Syncing Time on Windows & GNU/Linux Dual Boot Setups

Feb 01, 2018

This post is going to be one of those that I have written for my reference. Whatever I am going to mention in this post is not new. Everything has already been said and written many times on many websites and Linux forums.

So I will start by explaining the problem. When you try to dual boot your machine to run both GNU/Linux and Windows operating systems, you might have noticed that the time is not the same in both the operating systems. It is generally one operating system showing the correct time, and the other one showing the wrong time. It happens because Microsoft Windows thinks that the hardware clock (CMOS clock or BIOS clock) of the machine is using the local time (depends on your current time zone), and hence it doesn't do anything and shows you the same time. But most GNU/Linux operating systems (Ubuntu, Arch Linux, etc.) think that the hardware clock is set to track UTC. Hence the mismatch in the time happens. For example, assume that the current real-time is 10:22:51, and the hardware clock time is set to 10:22:51. Windows will interpret this time as local time and show 10:22:51, but Linux based systems will show 15:52:51 because they will understand this time as UTC. Of course, the above example is true if we assume time zone as India, which is +05:30 from UTC.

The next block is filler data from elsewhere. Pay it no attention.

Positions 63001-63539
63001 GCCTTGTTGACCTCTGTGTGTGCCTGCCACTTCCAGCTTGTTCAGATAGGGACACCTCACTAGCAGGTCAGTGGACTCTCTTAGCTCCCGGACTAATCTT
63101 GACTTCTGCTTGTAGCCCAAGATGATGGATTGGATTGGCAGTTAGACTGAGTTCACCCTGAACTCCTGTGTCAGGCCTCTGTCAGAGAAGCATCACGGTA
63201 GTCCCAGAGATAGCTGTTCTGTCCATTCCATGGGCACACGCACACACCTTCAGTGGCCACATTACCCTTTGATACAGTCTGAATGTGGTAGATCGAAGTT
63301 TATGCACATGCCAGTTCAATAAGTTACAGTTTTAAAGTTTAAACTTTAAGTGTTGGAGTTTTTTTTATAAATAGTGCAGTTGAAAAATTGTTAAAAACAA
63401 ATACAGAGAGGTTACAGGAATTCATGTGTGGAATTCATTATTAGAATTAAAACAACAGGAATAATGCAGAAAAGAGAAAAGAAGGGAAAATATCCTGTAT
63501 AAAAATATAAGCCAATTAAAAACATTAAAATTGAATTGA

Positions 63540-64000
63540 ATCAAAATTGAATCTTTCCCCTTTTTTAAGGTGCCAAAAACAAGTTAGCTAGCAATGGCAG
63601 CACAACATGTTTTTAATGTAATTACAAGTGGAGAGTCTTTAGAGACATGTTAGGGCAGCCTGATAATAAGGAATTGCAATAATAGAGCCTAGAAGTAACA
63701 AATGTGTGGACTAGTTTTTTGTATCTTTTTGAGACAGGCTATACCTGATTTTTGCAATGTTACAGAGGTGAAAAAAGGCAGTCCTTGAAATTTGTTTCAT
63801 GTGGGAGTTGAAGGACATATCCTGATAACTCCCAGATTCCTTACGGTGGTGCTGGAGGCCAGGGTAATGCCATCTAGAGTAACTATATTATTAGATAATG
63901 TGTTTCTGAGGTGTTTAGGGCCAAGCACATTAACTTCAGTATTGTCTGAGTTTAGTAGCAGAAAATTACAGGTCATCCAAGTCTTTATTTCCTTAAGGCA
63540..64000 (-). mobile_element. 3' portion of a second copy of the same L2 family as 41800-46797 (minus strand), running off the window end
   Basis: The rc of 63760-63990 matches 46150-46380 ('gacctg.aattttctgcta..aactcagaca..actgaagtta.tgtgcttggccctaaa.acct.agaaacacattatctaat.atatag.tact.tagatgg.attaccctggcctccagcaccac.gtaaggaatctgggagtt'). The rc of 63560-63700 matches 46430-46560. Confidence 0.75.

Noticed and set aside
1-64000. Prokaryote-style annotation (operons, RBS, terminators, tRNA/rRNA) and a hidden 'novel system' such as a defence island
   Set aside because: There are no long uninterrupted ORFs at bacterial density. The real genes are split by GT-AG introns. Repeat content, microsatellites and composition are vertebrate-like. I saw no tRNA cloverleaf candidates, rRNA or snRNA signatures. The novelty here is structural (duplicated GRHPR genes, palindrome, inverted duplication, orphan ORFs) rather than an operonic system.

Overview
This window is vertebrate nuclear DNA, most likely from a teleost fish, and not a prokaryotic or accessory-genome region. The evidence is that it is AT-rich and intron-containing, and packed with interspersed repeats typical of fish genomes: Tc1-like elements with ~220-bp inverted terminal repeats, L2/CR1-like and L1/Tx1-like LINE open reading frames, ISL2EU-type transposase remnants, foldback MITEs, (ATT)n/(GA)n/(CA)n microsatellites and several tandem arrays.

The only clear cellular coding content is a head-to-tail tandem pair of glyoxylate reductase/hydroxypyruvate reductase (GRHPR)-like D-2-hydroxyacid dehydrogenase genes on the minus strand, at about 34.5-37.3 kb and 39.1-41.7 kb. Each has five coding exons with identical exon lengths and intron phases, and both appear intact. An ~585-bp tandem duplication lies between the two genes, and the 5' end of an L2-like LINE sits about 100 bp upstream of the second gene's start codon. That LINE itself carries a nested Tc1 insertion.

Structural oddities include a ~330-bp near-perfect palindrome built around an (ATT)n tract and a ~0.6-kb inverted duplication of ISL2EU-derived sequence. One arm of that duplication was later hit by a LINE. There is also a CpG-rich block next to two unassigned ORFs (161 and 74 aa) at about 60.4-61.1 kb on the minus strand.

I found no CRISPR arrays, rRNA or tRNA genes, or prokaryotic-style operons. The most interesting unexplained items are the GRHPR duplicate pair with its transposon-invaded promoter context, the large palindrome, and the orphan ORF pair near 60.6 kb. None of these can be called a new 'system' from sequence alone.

This issue can be fixed either from Windows or from GNU/Linux OS. I prefer to adjust the behavior of Windows to use UTC. It is much more convenient to use when traveling between different time zones. Please note that this method might not work or cause instability with older versions of Windows OS. I have tried this fix on Windows 10, and it works without any issues.

Open an Administrator Command Prompt by pressing ⊞ + x⊞ + x, then type aa. This method of opening the Administrator Command Prompt does not work on Windows 7.

Now execute the following command:

reg add "HKEY_LOCAL_MACHINE\System\CurrentControlSet\Control\TimeZoneInformation" /v RealTimeIsUniversal /d 1 /t REG_DWORD /f
reg add "HKEY_LOCAL_MACHINE\System\CurrentControlSet\Control\TimeZoneInformation" /v RealTimeIsUniversal /d 1 /t REG_DWORD /f

Windows Time Service, which keeps the clock in Windows OS accurate, will still write the local time to the Real-time clock (RTC) regardless of the registry settings on shutdown. So I prefer to disable the Windows Time Service.

sc config w32time start= disabled
sc config w32time start= disabled

Now you may need to change the time in your BIOS to UTC time, although that depends on whether your Windows OS was showing the correct time before applying the above modifications. If yes, then changing BIOS time to UTC will make sure that both Windows and GNU/Linux convert hardware clock to local time.


  1. Multiple Boot Systems Time Conflicts
  2. UTC in Windows